The perfect blend
Clelia Mountford, co-founder of Catastrophe producer Merman, and Feel Good creator Mae Martin speak to DQ about the finding the right mix of laughs and emotion to hit the sweet spot of comedy drama.
Early in her career, Clelia Mountford read a Charlie Chaplin quote that would go on to inspire the shows she has developed and produced as part of Merman, the production company she founded with writer and actor Sharon Horgan.
“Life is a tragedy when seen in close up but a comedy in long shot,” the silent film star said, and it is that line that has proven to be a mantra for Merman, whose celebrated slate of series includes Catastrophe, Women on the Verge, This Way Up, Motherland, Frayed, There She Goes and upcoming comedy Frank of Ireland.
“Sharon and I set up to tell stories that would make you laugh and cry in all the right places,” she tells DQ. “We like stories that are more about the way characters develop, that have a bit of progression over a series and a bit more structure, rather than a return-to-start sitcom where characters don’t change and things don’t progress. That’s the sort of thing we watch, and we like to be challenged a little bit. We like to make shows about something else other than making jokes.”
Mountford and Merman are not alone, with comedy dramas on a high thanks to the success of series such as Fleabag, Dead to Me, Sex Education, Sick of It, After Life, Love Me, Pørni, Back to Life and others that blur the traditional boundaries of both genres.
“We like to start with the characters and they should be pretty well rounded and flawed, just like we all are. But then you put them in a situation and see what happens,” says Mountford, who has just returned from Australia after shooting the first part of the second season of Sky and ABC Australia comedy Frayed. The 1980s-set series stars comedian Sarah Kendall as Sammy, a wealthy London housewife who is forced to return to her home town of Newcastle, Australia, where she revisits her past.
“She’s self-obsessed, quite self-involved and doesn’t necessarily do the best for her family,” Mountford adds. “Then you throw her into an interesting predicament where she has to go home and own up to and confront family secrets and her actions from years ago. That’s a dramatic situation but, through her dynamic with her brother and her mother, it becomes quite a funny scenario. You want to see how these characters interact in this serious situation.”
Frayed is a story Merman felt hadn’t been told before, offering a unique perspective on an unknown world. Similarly, BBC2’s There She Goes stars David Tennant and Bafta winner Jessica Hynes as the parents of a severely learning-disabled nine-year-old girl, with all the events based on the real experiences of writer Shaun Pye.
“You could say that’s a family drama, but it’s from a very unique perspective,” Mountford says. “They still have to deal with family issues of bringing up kids and everything that entails, but’s a different way into that story.”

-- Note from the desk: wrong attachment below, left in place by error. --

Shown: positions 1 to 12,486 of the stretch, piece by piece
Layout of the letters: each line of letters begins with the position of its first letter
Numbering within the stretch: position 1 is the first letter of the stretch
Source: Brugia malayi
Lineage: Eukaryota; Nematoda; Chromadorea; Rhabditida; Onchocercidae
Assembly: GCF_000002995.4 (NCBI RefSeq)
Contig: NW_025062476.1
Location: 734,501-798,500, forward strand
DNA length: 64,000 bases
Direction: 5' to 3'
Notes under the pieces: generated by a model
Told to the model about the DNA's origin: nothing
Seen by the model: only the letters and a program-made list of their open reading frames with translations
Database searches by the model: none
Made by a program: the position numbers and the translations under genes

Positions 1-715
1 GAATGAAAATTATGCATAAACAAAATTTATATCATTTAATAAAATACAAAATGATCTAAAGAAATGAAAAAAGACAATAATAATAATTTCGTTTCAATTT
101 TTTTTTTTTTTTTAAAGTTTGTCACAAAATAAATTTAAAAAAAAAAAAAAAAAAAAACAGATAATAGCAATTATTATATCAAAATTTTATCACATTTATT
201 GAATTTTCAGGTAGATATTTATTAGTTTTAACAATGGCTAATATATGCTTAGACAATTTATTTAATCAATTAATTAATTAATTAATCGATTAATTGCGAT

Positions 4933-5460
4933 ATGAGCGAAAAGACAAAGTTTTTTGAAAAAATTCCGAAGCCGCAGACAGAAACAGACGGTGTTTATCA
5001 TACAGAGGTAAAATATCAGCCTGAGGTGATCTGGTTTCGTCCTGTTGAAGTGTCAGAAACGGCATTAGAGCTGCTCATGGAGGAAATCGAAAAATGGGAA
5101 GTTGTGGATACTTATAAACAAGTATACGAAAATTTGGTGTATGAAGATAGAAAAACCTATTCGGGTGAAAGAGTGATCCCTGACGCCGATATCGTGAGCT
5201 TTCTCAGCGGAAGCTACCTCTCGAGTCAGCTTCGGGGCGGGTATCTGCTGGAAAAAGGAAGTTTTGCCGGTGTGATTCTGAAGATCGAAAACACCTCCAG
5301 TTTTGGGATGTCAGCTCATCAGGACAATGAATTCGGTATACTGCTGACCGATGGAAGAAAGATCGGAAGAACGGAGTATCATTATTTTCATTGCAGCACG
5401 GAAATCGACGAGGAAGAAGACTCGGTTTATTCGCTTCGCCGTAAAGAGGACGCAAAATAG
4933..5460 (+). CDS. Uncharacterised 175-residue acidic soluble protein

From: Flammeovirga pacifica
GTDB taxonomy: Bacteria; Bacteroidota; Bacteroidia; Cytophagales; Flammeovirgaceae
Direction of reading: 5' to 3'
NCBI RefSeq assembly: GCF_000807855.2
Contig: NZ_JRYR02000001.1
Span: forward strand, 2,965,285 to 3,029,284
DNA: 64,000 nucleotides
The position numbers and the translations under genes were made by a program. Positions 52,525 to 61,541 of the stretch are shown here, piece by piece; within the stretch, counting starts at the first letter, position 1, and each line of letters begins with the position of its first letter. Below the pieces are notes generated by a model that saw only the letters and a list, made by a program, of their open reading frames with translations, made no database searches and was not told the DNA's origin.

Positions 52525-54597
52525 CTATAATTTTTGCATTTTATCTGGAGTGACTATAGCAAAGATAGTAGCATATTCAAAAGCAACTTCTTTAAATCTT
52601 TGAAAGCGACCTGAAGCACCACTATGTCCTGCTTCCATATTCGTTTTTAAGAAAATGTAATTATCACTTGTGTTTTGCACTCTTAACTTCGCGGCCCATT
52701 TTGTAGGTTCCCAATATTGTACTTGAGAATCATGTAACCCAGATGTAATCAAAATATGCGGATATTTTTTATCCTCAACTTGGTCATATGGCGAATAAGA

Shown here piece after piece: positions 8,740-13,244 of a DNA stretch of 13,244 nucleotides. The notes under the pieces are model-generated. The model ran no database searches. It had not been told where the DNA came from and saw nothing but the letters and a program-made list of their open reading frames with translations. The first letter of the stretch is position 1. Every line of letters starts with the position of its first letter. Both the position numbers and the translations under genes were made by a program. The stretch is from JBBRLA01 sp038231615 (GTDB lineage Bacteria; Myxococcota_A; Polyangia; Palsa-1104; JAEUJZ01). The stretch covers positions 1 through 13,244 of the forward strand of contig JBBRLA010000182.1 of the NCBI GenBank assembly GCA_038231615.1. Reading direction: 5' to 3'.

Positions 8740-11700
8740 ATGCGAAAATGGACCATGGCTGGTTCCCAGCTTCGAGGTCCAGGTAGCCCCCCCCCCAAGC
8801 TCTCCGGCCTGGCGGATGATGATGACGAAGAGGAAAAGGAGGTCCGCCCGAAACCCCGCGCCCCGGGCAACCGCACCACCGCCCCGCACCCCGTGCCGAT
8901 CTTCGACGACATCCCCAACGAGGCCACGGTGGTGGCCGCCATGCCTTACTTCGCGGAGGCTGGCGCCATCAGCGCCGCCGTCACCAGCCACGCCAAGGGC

Motherland again takes a different approach, with a more comedic and heightened view of a group of “alpha mums” and the trials and traumas they confront through motherhood. “It might be not as high drama as some of our other shows in what they’re going through, but it is a domestic show,” the exec producer says. “It has details about people’s lives that are relatable. The people who write it and me producing it, we all have kids and we all have experiences at the school gates and make observations, so we throw those into the mix. The situations and the characters would be slightly heightened, but it comes from truth and experience as a starting point.”
Though they each have their own tone, Merman shows find their balance of humour and character development within the worlds where they are set. They also reflect the experiences of the creatives behind each series, with the production company becoming known for working with or establishing writers who may also star in their own shows. Kendall brought her idea for Frayed to Merman, who then encouraged her to take the lead role herself, while Aisling Bea’s This Way Up and brothers Brian and Domnhall Gleeson’s Frank of Ireland are just two other examples of writers fronting their own series.
“Possibly because of the way we produce and develop shows, we are very involved with the writers,” Mountford says. “Obviously, Sharon’s a writer as well as a performer. I’m a creative producer. With Motherland, there’s always a writer on set so, if a joke’s not working properly or there’s an issue with the location and you might need to change a little bit of the script, there’s always somebody there.
“Then with something like There She Goes, it had to be truthful to Shaun’s experience of his daughter and his family. It needed to be funny, but naturally funny and coming from the character and the situation, rather than, ‘Here’s a comedy set piece.’ It’s just about getting the tone right for each show and what was considered and coming from character.”
Mountford had known Pye for many years, having worked with him on The Increasingly Poor Decisions of Todd Margaret and A Young Doctor’s Notebook. She knew his family and his story and took the decision to produce the series herself. Meanwhile, Horgan had met Bea on the stand-up comedy circuit, which is just one of the places the Merman co-founders seek out new talent to work with.
“When things were open [before the Covid-19 pandemic], I would go to the theatre and comedy shows all the time, so that was a way of finding writers and performers,” Mountford says. “Quite often, we work with writer-performers because they’re telling stories they know or that are based on their own experience. Personally, I love that. It just feels more authentic and [offers] a unique perspective into a world that maybe we don’t know, and only they can tell that story.